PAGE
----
In small collisions, scientists find big new physics questions

Science Friday
hadron supercollider

A general view of the Large Hadron Collider (LHC) experiment is seen during a media visit at the European Organization for Nuclear Research (CERN) in the French village of Saint-Genis-Pouilly near Geneva in Switzerland, July 23, 2014. 

Pierre Albouy/Reuters

In physics, the Standard Model describes how particles like quarks, leptons and bosons should interact. But as a review paper detailed in the journal Nature in June, recent experiments at particle colliders around the world have turned up anomalies that the rule book doesn’t quite account for.

Specifically, observations from the experiments — conducted at particle colliders in Switzerland, Japan and the United States — challenge an assumption of the Standard Model known as lepton universality, which describes how charged lepton particles like electrons, muons and taus should interact.

“These three particles — the electron, the muon, and the tau — the only differences between them should really be their masses,” says Pearl Sandick, a theoretical physicist at the University of Utah. “So according to the Standard Model, they should [all] act the same way under the weak nuclear force. They should have the same types of interactions.”

But in the experiments, when physicists studied the decay of a particle called a B-meson after collision, they observed more tau particles in the mix than the Standard Model accounts for.

“It turns out that all three of these experiments see more events with taus than you would expect from the Standard Model alone,” Sandick says. “So that could mean that there’s something else besides just the weak force, so something else besides just the Standard Model.”

Further confirmation is still needed before the physics community decides to revise or strike down lepton universality. But taken together, the three results challenge the assumption at the level of four standard deviations, indicating 99.95 percent certainty. “So we’re still waiting to see, but this is definitely an interesting indication,” Sandick says.

If the results are confirmed, explaining the anomalies could push physics into exciting new territory. As Sandick puts it, “There are a couple possible explanations, and they all have to do with new particles, basically.”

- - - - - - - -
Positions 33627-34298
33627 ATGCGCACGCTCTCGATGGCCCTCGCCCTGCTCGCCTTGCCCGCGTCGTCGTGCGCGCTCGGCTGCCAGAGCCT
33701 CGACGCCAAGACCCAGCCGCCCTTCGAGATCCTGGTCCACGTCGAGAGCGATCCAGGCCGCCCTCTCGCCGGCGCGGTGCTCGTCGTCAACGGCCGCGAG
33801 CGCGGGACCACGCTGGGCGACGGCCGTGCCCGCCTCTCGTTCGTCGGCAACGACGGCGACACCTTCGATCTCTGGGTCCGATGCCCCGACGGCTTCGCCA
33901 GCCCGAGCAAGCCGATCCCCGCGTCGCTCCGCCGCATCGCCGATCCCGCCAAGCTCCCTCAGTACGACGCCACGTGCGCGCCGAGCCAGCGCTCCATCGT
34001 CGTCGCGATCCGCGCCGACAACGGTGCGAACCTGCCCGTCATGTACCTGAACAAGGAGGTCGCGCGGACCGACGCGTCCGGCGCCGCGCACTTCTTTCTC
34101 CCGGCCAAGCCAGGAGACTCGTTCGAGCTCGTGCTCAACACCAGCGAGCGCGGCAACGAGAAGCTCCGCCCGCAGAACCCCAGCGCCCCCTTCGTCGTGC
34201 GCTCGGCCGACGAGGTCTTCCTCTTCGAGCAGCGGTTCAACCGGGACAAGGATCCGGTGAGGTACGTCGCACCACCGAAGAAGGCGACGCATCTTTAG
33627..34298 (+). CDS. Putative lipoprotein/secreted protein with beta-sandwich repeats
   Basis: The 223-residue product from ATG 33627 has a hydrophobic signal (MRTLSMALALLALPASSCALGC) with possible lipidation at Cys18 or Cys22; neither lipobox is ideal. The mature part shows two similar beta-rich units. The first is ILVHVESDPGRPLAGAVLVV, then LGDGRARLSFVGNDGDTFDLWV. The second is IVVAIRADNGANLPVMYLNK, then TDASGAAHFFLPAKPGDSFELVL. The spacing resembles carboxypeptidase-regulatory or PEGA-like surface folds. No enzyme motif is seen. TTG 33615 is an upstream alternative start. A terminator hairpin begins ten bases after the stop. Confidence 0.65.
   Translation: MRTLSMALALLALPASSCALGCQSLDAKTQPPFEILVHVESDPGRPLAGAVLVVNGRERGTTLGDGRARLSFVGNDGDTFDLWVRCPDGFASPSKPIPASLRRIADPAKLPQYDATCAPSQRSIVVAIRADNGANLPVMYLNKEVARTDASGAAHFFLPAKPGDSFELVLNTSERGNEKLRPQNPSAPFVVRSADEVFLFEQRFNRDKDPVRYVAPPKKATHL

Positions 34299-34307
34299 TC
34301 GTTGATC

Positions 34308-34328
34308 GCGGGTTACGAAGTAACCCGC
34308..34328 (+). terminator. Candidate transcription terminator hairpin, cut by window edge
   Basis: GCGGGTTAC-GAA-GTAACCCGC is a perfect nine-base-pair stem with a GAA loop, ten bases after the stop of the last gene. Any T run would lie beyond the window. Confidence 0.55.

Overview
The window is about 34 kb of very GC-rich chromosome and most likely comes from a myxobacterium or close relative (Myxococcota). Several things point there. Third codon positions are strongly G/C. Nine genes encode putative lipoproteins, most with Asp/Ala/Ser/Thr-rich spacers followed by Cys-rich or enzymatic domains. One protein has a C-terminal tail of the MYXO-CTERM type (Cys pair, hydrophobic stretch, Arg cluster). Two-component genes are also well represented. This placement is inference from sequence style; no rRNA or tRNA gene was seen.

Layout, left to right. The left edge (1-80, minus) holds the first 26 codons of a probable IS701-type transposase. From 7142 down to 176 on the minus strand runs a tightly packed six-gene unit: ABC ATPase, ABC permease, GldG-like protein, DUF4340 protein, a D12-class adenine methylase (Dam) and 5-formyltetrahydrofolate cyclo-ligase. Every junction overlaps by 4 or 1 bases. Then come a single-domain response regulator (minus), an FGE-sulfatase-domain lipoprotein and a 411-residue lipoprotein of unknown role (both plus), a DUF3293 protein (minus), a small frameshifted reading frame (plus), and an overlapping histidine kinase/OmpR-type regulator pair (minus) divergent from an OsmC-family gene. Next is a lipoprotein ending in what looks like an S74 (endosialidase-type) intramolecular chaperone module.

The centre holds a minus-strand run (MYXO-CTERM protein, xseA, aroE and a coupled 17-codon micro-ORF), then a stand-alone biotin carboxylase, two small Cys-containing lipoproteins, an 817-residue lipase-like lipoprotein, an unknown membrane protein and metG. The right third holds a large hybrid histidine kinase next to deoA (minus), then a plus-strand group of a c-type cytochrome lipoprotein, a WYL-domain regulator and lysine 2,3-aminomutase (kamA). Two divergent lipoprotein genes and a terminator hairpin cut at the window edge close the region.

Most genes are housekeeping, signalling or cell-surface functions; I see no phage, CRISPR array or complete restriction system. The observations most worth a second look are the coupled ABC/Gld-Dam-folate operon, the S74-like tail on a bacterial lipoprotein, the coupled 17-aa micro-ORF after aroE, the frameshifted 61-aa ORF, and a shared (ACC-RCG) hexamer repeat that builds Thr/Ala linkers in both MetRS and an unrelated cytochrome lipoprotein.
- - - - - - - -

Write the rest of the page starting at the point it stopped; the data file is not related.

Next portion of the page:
One explanation, she says, could be a weak nuclear force that taus feel differently than electrons or muons do. “There’s a new particle that carries that new force, and we would call it a W’, an analogy with the W boson that carries the normal weak force,” she explains. “So that’s one possibility. A second possibility is that there’s actually a new type of Higgs boson.”

The Higgs boson famously discovered in 2012 at CERN’s Large Hadron Collider has no electric charge, she points out. “But the particle that would be needed to explain these results actually does need to have an electric charge,” she says. “So there could be a new charged Higgs boson that’s maybe heavier, heavy enough that we haven’t seen it yet at the LHC. So that’s a possibility.”

The third possibility, she notes, has to do with the fact that the strange events in all three experiments involve both leptons and quarks. (The decaying mesons are composed of quarks and antiquarks.) “And so there could be some type of new particle that actually talks to both leptons and quarks,” she says. “We would call that a leptoquark, and there are models of leptoquarks that might explain this as well.”

The anomalies have another tantalizing potential link: to dark matter. “At this point, there’s not an obvious connection, but it’s certainly possible,” Sandick says. “And one of the things that might connect to this anomalous result with the need for dark matter is something called supersymmetry.”

An extension of the Standard Model, supersymmetry predicts a partner for every particle in the Standard Model. Its symmetry is “between particles with integer spin, that we would call bosons, and particles with half-integer spin, that we would call fermions,” Sandick explains.

“So if this supersymmetry exists, then what that means is that, at a minimum, there are twice as many particles as there are in the Standard Model alone,” she says. “One of those new particles could very likely be dark matter, and it just happens to work out that you get roughly the right amount of dark matter left over in the universe.”

For now, Sandick and other physicists are eagerly awaiting more data. “These types of experiments that are being done, that look for anomalies — not necessarily just new particles, but that look for other indirect signals of new physics — are really important,” Sandick says.

Scientists already know there must be something beyond the Standard Model, she says. “The Standard Model only includes three of the four fundamental forces,” she explains: strong force, weak force, and electromagnetic force. “Gravity is not included.”

“Dark matter — no explanation for dark matter is anywhere in the Standard Model,” she adds. “And so there are reasons why we think there’s something else.”

This article is based on an interview that aired on PRI's Science Friday with Ira Flatow.